How can you measure speech analytics' ROI?

13th Mar 2014

Implementing and running a speech analytics programme is no mean feat, requiring considerable time, resources and – of course – investment. Indeed, the costs of running such a project can stack up over time, and businesses need to consider not only the IT costs of implementation and license fees, but also the likes of bandwidth (if hosted offsite), maintenance and support agreements, additional servers to support the audio processing and analysis, and ongoing training.

For this reason, it is imperative that you are able to demonstrate to the bean counters that speech analytics can and does deliver a worthy return on this investment. It’s little surprise that when ContactBabel surveyed thousands of contact centre professionals for their views as part of ‘The Inner Circle Guide to Speech Analytics’, by far the most important issue they highlighted was how to build a strong enough ROI case to get the required corporate buy-in.

So where do you start?

Broadly speaking, speech analytics projects can deliver return on investment via a variety of contributions that reduce costs and increase revenue. ContactBabel has listed the following:

Cost reduction:

  • Reduction in headcount from automation of call monitoring and compliance checking.
  • Avoidance of fines and damages for non-compliance.
  • Reduction in call volumes after understanding why customers are calling, and acting to optimise any broken processes elsewhere in the organisation (e.g. website, marketing, distribution, etc.) that are causing these calls.
  • Reduction in cost of unnecessary callbacks after improving first-call resolution rates.
  • Avoidance of live calls that can be handled by better IVR or website self-service.
  • Reduced cost of quality assurance and monitoring.
  • Lower cost per call through shortened handle times and fewer transfers.
  • Lower new staff attrition rates and recruitment costs through early identification of specific training requirements.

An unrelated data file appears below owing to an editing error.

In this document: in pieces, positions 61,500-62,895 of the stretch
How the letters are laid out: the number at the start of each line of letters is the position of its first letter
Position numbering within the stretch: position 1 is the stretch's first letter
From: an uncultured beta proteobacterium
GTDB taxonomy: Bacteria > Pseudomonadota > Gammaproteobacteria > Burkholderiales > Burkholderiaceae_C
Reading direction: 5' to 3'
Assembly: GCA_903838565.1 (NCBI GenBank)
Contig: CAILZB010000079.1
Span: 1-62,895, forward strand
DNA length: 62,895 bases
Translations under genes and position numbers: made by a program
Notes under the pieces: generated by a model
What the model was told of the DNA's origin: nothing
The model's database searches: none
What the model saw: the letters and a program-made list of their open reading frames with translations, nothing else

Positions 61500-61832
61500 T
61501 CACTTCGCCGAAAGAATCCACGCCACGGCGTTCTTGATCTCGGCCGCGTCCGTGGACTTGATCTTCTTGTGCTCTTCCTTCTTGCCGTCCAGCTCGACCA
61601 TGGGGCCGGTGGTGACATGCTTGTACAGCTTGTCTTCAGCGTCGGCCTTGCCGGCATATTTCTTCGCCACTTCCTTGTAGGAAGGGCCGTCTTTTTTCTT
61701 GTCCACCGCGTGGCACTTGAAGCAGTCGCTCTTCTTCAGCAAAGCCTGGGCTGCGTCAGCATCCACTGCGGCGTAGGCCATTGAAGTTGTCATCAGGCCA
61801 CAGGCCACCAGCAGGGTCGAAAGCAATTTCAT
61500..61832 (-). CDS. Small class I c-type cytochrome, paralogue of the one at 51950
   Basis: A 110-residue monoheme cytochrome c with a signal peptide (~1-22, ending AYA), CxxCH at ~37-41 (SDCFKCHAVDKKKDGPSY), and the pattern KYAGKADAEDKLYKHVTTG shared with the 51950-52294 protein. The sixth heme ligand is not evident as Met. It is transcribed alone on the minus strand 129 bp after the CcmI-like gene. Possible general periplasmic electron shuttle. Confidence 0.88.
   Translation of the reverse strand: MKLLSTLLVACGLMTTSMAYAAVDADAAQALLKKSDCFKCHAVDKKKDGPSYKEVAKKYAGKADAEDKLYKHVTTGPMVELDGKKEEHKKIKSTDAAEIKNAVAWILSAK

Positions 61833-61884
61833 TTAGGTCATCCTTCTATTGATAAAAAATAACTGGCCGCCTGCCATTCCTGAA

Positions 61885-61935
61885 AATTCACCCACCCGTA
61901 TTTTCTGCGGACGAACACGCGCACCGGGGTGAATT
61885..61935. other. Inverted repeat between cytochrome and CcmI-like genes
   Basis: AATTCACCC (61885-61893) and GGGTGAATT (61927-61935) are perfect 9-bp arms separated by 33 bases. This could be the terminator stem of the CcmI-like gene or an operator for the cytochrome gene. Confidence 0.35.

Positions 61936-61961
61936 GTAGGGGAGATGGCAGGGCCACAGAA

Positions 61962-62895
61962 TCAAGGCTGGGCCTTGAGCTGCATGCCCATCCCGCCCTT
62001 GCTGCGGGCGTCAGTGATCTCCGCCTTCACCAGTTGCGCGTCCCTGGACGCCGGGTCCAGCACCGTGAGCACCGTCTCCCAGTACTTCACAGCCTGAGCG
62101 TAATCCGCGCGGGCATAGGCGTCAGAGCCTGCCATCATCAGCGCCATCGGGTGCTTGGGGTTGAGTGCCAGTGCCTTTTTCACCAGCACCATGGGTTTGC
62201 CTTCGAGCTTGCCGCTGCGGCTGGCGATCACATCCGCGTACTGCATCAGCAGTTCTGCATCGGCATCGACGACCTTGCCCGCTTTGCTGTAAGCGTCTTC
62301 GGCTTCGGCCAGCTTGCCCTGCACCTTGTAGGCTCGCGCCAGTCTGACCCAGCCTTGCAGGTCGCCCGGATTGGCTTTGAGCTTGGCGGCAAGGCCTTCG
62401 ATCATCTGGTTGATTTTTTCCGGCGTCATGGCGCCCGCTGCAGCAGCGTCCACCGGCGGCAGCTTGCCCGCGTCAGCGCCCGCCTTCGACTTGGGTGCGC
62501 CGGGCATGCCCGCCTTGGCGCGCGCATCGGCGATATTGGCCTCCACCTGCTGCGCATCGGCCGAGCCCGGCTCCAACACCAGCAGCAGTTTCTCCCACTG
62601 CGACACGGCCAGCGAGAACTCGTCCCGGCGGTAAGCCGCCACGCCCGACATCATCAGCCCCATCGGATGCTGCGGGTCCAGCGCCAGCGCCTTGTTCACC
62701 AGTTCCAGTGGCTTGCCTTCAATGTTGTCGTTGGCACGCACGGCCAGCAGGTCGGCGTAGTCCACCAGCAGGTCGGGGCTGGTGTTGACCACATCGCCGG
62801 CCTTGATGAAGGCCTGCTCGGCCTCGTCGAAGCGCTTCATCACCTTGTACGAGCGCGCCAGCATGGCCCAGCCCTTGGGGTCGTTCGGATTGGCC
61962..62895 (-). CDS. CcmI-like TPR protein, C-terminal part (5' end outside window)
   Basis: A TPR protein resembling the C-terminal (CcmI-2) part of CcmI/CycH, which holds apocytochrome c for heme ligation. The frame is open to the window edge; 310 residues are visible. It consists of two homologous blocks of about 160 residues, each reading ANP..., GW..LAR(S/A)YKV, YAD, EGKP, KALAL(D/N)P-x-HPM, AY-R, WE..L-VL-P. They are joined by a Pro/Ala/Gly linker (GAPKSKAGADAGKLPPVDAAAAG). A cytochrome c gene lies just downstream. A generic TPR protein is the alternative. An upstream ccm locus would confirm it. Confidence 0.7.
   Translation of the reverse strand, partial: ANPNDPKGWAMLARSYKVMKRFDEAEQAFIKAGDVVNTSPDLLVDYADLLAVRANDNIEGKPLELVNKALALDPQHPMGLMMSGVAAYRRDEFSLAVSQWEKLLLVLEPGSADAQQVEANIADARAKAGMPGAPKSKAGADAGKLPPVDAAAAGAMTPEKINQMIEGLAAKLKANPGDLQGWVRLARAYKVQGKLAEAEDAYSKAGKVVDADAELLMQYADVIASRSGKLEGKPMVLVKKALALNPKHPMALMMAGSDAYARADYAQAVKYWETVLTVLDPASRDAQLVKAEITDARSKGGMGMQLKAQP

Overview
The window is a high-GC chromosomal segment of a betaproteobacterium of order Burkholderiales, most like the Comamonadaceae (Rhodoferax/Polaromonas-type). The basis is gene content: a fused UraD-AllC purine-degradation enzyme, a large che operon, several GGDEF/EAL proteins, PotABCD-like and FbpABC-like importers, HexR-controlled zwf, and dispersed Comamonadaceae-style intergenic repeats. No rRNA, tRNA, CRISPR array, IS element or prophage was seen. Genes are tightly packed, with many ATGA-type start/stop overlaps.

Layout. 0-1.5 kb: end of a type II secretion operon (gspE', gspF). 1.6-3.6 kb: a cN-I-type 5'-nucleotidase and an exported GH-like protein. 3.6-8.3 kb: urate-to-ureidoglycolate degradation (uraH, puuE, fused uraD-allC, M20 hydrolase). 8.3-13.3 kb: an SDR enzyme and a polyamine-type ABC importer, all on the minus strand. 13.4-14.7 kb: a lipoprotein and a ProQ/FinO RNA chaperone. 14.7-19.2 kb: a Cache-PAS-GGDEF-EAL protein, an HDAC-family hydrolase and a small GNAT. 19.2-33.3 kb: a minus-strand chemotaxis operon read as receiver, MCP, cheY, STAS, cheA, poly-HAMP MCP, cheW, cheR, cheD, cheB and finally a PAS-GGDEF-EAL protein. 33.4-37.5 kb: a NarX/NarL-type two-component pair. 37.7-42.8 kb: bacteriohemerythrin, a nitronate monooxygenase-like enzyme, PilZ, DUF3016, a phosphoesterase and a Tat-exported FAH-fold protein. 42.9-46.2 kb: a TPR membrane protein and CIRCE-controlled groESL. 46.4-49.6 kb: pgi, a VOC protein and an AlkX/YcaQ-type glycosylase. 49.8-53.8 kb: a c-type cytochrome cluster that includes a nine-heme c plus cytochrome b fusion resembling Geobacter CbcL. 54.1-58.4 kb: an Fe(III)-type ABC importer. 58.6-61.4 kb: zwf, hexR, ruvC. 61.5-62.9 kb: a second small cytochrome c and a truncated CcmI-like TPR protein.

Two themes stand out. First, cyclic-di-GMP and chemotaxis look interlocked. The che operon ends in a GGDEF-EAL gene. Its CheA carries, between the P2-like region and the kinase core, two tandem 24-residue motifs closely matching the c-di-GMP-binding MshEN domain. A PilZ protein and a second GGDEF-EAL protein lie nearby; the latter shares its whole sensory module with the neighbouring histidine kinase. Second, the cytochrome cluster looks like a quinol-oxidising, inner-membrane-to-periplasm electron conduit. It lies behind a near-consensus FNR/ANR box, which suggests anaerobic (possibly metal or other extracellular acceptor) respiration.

Revenue increase:

  • Increase in sales conversion rates and values based on dissemination of best practice.
  • Increase in promise-to-pay ratios (debt collection).
  • Optimised marketing messages through instant customer evaluation.
  • Reduced customer churn through dynamic screen-pop and real-time analytics tailoring calls to the customer.
  • Quicker response to new competitor and pricing information.

Art Schoeller, of Forrester Research, elaborates on where hard dollar measurable ROI can be realised by speech analytics.

“In terms of quality assurance, some of the ROI is that you can analyse more calls,” he explains. “But in more significant-sized contact centres, where you might have a quality assurance team of three or four people whose only job is to listen to calls, you might be able to downsize the team by a body. That’s an ROI lever that’s hard dollar.

“In terms of process analysis, a lot of speech analytics case studies demonstrate that an enterprise was able to identify some process that could be improved, and at the end of that was a reduction in cost. Certainly it’s harder to tie customer satisfaction and Net Promoter Score to hard dollar ROI. You can look at a process where you can improve call handling or solve a problem and build some automation to better handle that problem, or identify there’s a product problem. But process analysis is always tied to whatever ROI you can get out of process optimisation.

“And in the risk and compliance category, fraud is a big issue now, and all you’ve got to do is detect two or three fraudulent calls and that can be worth a lot of money!”

A further recommendation is to ask the vendor to help you create an ROI to justify the project in terms they understand. Many vendors have tools which can be used to estimate ROI, sometimes based on case studies of customers with similar operations, and they will of course be keen to share these with potential clients.

Best practice

When it comes to monitoring and measuring the ongoing impact of a speech analytics programme, as a course of best practice it is advised that businesses put baseline measurements in place before any implementation even takes place. This will enable you to quantify the benefits of any steps that are taken as a result of speech analytics, measuring the new metric against the pre-installation baseline figure.